Rabid is the third film from cult director David Cronenberg (Videodrome, Scanners) in which he further plays with his ideas regarding body horror. Former porn star and 2004 and 2008 Vice Presidential Candidate, Marylin Chambers stars as the lead, a young woman named Rose. At the opening of Rabid, Rose and her boyfriend Hart are involved in a motorcycle accident. A catatonic Rose is hospitalized and given an experimental skin graft for her burn injuries. A month later she comes out of her coma only to find she has a mutated appendage that pops out of her armpit and feasts on blood. After feeding on them, Rose’s victims become infected with a need for blood themselves, and she inadvertently causes a zombie like epidemic throughout Canada.
The subtext of sexually transmitted diseases is fairly obvious, especially considering the time period. Rabid makes a nice companion piece to Cronenberg’s previous film Shivers, which was take on a similar concept, but with much less subtlety (Shivers has an entire apartment complex develops a need for sex due to an alien infection). Marylin Chambers performance in Rabid is amazing. Given her background, her acting talent is surprising. Her work in porn also adds a subversive undercurrent to the role. The penis-like appendage in her armpit comes out while embracing her victim, makes it look like she’s seducing them, and many victims make the mistake of thinking that is indeed what is happening. Mixing violence as sex (or sex as violence) in this context is disturbing enough on it’s own, but it’s the wanton look Chambers gives at times that give it a sense of hyper-realism. Sissy Spacek was originally going to star as Rose but was passed over for Chambers. I think it was the right thing to do, as Chambers adds an element of danger the movie otherwise wouldn’t have. Spacek went on to do Carrie the same year, and the film gives a tip of the hat to her for it.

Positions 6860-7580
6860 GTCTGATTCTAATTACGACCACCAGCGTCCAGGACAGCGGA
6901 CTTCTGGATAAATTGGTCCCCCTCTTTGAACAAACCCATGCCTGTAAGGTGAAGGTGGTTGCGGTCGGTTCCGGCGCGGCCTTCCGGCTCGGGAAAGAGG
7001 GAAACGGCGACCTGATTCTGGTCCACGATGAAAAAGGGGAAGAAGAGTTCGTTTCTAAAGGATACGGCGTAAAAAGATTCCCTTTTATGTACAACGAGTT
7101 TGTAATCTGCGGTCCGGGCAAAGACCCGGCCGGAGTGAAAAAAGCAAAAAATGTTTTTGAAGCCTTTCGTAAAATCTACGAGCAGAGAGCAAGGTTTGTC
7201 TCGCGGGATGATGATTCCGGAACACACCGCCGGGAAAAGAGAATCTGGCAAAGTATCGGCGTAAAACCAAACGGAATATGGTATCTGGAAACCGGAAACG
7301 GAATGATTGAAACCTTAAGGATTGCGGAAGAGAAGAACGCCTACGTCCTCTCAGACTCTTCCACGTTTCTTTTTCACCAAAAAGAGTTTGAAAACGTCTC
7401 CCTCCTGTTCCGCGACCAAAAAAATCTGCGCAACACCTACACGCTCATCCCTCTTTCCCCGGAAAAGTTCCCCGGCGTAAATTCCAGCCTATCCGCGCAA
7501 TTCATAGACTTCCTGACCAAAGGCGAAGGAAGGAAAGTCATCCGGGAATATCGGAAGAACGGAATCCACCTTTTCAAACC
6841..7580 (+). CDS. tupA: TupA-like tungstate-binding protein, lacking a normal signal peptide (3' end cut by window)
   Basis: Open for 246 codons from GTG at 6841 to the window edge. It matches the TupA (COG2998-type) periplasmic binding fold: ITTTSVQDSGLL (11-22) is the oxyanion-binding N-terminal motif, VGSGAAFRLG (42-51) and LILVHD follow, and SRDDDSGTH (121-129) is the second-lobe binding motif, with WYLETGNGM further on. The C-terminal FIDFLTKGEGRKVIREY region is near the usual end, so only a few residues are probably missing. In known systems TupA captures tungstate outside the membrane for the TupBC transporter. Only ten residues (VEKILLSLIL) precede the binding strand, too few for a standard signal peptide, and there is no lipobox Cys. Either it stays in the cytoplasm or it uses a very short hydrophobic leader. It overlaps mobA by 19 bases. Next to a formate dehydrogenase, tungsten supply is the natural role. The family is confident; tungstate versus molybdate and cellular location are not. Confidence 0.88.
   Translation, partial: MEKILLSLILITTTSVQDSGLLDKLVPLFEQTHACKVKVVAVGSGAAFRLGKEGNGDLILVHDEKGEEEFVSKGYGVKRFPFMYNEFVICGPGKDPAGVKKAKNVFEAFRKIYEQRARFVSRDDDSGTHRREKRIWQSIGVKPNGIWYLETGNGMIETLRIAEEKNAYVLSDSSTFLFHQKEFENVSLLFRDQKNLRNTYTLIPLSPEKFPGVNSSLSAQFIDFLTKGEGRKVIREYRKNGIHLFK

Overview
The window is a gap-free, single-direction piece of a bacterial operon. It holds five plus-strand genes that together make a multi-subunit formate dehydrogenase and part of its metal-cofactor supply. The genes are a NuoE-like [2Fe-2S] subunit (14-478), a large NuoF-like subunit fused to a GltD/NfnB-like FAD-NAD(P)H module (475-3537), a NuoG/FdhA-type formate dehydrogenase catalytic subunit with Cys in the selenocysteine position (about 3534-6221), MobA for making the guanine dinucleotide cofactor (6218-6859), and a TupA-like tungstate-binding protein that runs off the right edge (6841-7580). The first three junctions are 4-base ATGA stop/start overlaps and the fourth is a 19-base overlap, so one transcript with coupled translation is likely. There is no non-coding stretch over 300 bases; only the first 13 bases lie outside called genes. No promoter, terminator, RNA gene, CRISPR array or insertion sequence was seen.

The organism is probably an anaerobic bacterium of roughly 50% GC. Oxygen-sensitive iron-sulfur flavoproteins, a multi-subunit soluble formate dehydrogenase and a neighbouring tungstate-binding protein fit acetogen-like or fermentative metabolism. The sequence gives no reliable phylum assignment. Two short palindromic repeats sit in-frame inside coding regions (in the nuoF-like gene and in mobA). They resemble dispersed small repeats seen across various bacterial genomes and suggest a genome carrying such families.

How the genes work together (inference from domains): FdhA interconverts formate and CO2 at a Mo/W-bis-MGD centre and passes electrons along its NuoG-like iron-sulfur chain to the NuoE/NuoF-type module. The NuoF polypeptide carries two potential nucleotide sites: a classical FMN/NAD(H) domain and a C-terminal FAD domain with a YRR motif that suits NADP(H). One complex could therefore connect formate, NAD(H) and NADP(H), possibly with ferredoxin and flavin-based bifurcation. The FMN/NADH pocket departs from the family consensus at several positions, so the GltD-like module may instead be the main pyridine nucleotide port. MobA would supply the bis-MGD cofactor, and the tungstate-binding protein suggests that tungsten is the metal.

Despite perhaps being a carrier of a disease that will end the human race, Rabid never looses it’s sympathy for Rose, and that’s what makes Rabid work. None of what Rose does is out of malice and she’s no idea of the virus she’s carrying until near the end of the film, at which point it’s far too late. Her heartbreaking last conversation with her boyfriend ends the film on a tragic note that is perfect for this film. If you enjoy 1970’s epidemic films like Romero’s The Crazies, or Cronenberg weirdness in general, Rabid is worth seeking out. Rabid is as downbeat and grim as horror was in that amazing era of horror films. I liked it.
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